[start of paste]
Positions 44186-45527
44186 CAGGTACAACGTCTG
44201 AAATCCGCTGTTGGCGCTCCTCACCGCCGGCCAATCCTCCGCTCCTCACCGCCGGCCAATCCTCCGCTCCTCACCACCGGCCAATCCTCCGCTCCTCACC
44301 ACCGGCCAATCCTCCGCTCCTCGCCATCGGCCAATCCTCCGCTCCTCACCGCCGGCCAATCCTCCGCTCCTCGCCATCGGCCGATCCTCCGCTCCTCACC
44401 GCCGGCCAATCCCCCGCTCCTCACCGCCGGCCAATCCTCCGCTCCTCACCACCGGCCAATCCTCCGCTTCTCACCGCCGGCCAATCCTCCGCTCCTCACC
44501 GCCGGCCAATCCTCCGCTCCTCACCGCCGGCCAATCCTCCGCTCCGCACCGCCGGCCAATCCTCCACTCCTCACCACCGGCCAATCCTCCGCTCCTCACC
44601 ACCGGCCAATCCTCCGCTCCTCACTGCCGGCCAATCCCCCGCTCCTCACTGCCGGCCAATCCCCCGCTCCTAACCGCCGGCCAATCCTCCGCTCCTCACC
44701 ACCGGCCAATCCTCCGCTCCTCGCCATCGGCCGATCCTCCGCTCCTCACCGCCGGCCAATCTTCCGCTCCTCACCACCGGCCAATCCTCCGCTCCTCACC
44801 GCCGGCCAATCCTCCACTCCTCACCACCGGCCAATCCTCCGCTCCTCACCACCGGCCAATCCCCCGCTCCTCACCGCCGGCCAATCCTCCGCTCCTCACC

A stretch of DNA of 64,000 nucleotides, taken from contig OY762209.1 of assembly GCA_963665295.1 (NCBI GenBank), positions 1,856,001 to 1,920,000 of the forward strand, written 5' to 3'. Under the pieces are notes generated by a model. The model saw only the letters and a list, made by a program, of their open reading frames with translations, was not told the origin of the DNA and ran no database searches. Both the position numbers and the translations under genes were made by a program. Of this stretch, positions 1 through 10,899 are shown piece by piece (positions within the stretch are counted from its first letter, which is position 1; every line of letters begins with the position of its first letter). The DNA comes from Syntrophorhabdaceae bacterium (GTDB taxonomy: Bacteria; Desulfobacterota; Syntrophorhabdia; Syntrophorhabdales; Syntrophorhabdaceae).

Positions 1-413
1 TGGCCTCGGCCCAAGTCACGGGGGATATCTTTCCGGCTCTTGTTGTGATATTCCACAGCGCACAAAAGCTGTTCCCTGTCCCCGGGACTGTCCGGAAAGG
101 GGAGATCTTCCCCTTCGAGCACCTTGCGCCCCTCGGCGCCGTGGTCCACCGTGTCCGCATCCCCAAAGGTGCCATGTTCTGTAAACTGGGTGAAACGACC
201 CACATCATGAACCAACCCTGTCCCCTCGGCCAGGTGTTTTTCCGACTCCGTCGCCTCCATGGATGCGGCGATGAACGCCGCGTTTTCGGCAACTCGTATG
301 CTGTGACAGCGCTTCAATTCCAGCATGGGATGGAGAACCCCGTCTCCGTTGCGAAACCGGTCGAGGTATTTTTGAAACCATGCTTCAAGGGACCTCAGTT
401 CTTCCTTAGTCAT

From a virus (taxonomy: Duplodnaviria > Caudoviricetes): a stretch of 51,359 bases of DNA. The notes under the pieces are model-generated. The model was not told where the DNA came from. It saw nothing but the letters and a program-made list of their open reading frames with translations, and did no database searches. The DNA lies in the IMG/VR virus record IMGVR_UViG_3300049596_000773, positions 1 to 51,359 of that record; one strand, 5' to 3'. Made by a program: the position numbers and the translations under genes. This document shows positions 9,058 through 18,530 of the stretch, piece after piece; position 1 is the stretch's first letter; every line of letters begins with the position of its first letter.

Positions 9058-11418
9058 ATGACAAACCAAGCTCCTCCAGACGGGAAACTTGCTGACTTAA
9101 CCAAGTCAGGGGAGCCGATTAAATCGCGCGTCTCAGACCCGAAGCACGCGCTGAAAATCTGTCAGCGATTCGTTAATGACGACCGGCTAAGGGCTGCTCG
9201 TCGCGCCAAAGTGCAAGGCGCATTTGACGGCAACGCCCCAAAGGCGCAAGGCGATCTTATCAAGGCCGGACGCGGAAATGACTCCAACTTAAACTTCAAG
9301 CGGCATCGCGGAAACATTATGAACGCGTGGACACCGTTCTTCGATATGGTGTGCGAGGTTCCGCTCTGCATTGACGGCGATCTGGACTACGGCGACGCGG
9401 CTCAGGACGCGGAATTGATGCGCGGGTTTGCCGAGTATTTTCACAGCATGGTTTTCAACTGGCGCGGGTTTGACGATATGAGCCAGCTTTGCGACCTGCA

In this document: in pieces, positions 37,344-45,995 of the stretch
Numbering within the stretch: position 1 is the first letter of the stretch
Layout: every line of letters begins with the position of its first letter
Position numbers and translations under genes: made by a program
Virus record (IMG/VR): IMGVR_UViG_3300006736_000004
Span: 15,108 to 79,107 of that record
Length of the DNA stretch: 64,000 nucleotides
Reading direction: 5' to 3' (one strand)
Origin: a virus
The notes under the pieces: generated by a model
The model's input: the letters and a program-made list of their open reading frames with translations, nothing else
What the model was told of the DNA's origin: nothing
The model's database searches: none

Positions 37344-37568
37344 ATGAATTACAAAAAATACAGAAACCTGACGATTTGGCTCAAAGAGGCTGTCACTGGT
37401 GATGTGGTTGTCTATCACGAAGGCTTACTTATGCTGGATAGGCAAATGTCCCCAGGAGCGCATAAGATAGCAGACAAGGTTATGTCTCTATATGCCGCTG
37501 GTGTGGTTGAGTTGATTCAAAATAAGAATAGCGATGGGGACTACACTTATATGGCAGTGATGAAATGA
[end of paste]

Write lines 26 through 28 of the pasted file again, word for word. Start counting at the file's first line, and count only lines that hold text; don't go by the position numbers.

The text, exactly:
Layout: every line of letters begins with the position of its first letter
Position numbers and translations under genes: made by a program
Virus record (IMG/VR): IMGVR_UViG_3300006736_000004